Greenhouse characteristics: This research was performed in the automatically controlled greenhouse of Eastern Blacksea Forestry Research Institute during 2000 (Exp. I) and 2002 (Exp. II). In the greenhouse, temperature was regulated as 20-25°C, while humidity as 80-90%. Misting was done automatically with the regulation of hygrostat by regulating the time and duration as suitable to the media and cuttings. And this was regulated as 5 sec per 2 min except for extreme conditions. The heating of rooting media were provided with galvanized wires set in the beds.

Materials: The required material for the propagation test with softwood cuttings were obtained from the 1+0, 2+0, 3+0, 4+0 aged seed originating alder seedlings which had been growed in Maçka-Meryemana Research Nursery. Also, the stump sprouts were gotten from Trabzon-Of YemiÕalan village (100 m altitude). The stump sprout cuttings were prepared by using one year-old sprouts of ortets which were 35-40 years-old and 30-40 cm in diameter. The softwood cuttings were gathered in the early morning and carried to greenhouse with icefull boxes. In the same day, cuttings were prepared and planted to the rooting media.

Method
Experiment I. Determination of the collecting date of the softwood cuttings:
In this experiment, the cuttings gathered from the sprouts of 1+0 and 2+0 aged seed originating ortets were used. They were taken at two different dates, as the middle of June and the beginning of the July, 2000. As a pretreatment, the bottom of cuttings were soaked into the mixture of 4000 ppm IBA for stimulating the rooting and 10% rate of Benlate (50% Benomyl active substance) in order to prevent decaying for 10 sec (Atasoy and Küçük, 1986; Kajba, 1998). Both the bottom and tip parts of cuttings were cut smoothly and 2-3 leaves were left on the top of each cutting. In order to reduce the transpiration, the leaf area was reduced by 50-60% with scissors. The cuttings were planted into the rooting media 10 x 10 cm in spacing both Exp. I and II. solution form of compose NPK (9+23+14%) fertilizer which contain high rate of phosphorus and potassium was applied to the all parcels for 2 months with 10 days intervals, in order to induce rooting immediately afterwards the rooting start.

Experiment II. Determination of the rooting media, ortet age, cutting type: The basal and tip cuttings, needed by the test, were obtained from the 1+0, 2+0, 3+0, 4+0 aged seed originating and one year-old stump sprout originating ortets. The same pretreatments were applied in this experiment, too. After planting the cuttings to the rooting media in the greenhouse, in one week’s time, the leaf wetness was controlled and misting time regulated. Since the third weeks of the planting, whether the rooting beginned or not was observed every week. In case of the fungus infection, the cuttings were disinfected with Benlate one time in a week. In this study, Barma peat (BP), 60% Barma peat + 40% perlite (0,6 BP+ 0,4 P) and river sand (RS) media (Table 1), all of which appropriateness were proved for alder among the 15 of rooting media, were used (Yahyaoglu et al., 2002).

At the end of the experiments, the cuttings were carefully removed from the housing and destructive measurements, such as, rooting percentage (RP, %), ramet height (RH-cm) and rootlet number (RN) were recorded.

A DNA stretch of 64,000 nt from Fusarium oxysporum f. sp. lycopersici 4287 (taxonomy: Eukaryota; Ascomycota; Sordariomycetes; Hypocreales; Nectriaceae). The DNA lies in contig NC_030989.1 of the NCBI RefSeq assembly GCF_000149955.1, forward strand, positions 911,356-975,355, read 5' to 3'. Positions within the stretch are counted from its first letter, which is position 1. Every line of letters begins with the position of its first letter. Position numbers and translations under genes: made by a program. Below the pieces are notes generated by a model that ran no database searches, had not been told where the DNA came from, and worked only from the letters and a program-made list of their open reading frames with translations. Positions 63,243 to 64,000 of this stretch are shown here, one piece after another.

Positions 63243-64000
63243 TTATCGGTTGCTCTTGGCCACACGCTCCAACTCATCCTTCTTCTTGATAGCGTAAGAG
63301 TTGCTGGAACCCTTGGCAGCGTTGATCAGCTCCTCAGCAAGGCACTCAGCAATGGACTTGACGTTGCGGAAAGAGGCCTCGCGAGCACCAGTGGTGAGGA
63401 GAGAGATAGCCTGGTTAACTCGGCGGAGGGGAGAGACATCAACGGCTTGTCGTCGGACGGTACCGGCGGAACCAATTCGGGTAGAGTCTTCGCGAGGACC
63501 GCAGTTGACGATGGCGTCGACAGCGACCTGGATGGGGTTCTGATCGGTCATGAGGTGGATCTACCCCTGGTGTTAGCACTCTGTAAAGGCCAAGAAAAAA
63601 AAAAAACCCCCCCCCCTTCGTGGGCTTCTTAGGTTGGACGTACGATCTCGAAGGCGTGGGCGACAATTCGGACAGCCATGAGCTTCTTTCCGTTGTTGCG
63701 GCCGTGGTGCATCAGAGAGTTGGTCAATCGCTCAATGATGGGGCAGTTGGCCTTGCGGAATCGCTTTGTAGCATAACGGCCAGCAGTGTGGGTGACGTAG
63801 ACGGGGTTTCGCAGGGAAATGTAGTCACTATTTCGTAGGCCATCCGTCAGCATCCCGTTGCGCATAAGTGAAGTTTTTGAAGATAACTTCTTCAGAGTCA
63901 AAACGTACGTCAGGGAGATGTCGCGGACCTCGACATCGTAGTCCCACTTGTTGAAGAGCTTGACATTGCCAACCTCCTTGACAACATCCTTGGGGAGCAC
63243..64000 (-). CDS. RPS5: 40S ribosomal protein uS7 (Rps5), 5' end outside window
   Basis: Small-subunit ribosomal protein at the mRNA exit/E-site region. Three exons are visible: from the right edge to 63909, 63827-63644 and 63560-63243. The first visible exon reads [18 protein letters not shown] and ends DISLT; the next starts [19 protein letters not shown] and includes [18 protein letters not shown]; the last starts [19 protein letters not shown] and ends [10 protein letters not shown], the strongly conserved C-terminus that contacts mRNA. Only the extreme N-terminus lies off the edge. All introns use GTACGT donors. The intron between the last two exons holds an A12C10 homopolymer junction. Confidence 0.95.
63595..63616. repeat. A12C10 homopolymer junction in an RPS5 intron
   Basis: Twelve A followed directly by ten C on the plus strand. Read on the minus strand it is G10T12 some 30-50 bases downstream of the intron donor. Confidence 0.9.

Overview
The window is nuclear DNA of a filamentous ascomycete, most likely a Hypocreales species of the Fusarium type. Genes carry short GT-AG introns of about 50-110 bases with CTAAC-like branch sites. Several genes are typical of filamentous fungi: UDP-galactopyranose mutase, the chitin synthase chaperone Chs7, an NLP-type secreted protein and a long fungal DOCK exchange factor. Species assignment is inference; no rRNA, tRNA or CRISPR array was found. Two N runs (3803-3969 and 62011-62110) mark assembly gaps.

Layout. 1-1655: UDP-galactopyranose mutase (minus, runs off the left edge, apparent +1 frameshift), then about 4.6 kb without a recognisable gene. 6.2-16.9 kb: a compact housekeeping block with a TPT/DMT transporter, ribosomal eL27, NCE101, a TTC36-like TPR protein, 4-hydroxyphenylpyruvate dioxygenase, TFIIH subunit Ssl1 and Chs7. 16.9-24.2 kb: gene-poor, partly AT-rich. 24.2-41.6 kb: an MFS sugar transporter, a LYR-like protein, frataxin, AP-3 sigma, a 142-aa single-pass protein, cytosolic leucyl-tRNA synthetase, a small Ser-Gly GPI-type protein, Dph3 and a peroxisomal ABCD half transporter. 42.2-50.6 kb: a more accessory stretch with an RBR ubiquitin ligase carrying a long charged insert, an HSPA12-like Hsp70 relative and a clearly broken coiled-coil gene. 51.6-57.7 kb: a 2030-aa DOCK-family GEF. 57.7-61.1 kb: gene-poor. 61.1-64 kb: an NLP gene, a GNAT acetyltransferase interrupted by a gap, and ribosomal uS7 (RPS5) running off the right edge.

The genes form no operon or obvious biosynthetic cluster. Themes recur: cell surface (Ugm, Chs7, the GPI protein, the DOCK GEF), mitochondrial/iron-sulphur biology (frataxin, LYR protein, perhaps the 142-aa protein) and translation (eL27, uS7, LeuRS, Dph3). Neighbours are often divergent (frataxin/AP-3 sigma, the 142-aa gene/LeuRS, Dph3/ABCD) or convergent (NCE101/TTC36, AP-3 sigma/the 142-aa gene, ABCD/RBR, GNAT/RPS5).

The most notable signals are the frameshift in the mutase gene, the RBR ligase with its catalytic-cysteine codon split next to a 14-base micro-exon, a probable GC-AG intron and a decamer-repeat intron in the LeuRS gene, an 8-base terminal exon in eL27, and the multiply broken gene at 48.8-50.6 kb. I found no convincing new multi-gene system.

Experimental design and statistical evaluations: The collected data were evaluated with the TARIST statistical packet program. Multivariate analysis was used to test the treatment effects on rooting parameters.

Table 1:
Treatments applied to the cuttings during the course of the Exp. II

Table 2: Cutting dates, type, ortet ages and rooting level (%) at p<0.05 level

Table 3: Treatment means for assessed rooting parameters*
*Values are the means of three replications

A completely randomized parcels experimental design using three replicates and 20 basal cutting, 10 upper cutting per replicate and the Student-Newman Keuls multiple range test (p = 0.05) were used for mean separation. In addition, correlations between RP, RH RN and ortet age were compared (Duzgunes, 1963). Before variance analysis, arc-sin transformation was applied to the RP data and logarithmic transformation to the RN.

RESULT AND DISCUSSION

Experiment I: From Table 2 it was determined that collecting date and cutting type had statistically significant (p<0.01) effect on RP (F = 17.429, F = 14.172, respectively). Between the cuttings of 1+0 and 2+0 aged ortets, there was no significant difference (F = 1.779 ns) in RP. For the middle June collected cuttings and basal cuttings, the higher rooting capability was determined when compared the beginning of July collected and tip ones, respectively. Also, with respect to the overall mean of RP, the middle June collected cuttings indicated nine times superiority than the beginning of the July collected ones (Table 2). This result was confirmed by the other study in which the beginning of the summer collecting was suggested for broadleaves (Ürgenç, 1982). It was determined that there was four and two times superiority in point of the RP, RN respectively, for the basal cuttings than tip cuttings, in their propagation test by using hardwood cuttings (Yahyaoglu et al., 2002) The bigger number of thick and fine rootlets were gotten for the basal cuttings than tip cuttings on the propagation of the Fraxinus angustifolia Vahl. by using hardwood cuttings (Çiçek, 2005). Also, the studies carried out on plane tree (Platanus occidentalis L.) (Abdullah et al., 1988), on maple (Acer pseudoplatanus L.) (Williams et al., 1991), on elm (Ulmus laevigata) (Kanwar et al., 1996) justified the superiority of the basal cuttings than tip cuttings with regard to root forming. It was explained that the tip cuttings with terminal buds should be preference while using softwood cuttings, contrary to this the basal cuttings without terminal buds for the hard cuttings (Ürgenç, 1982).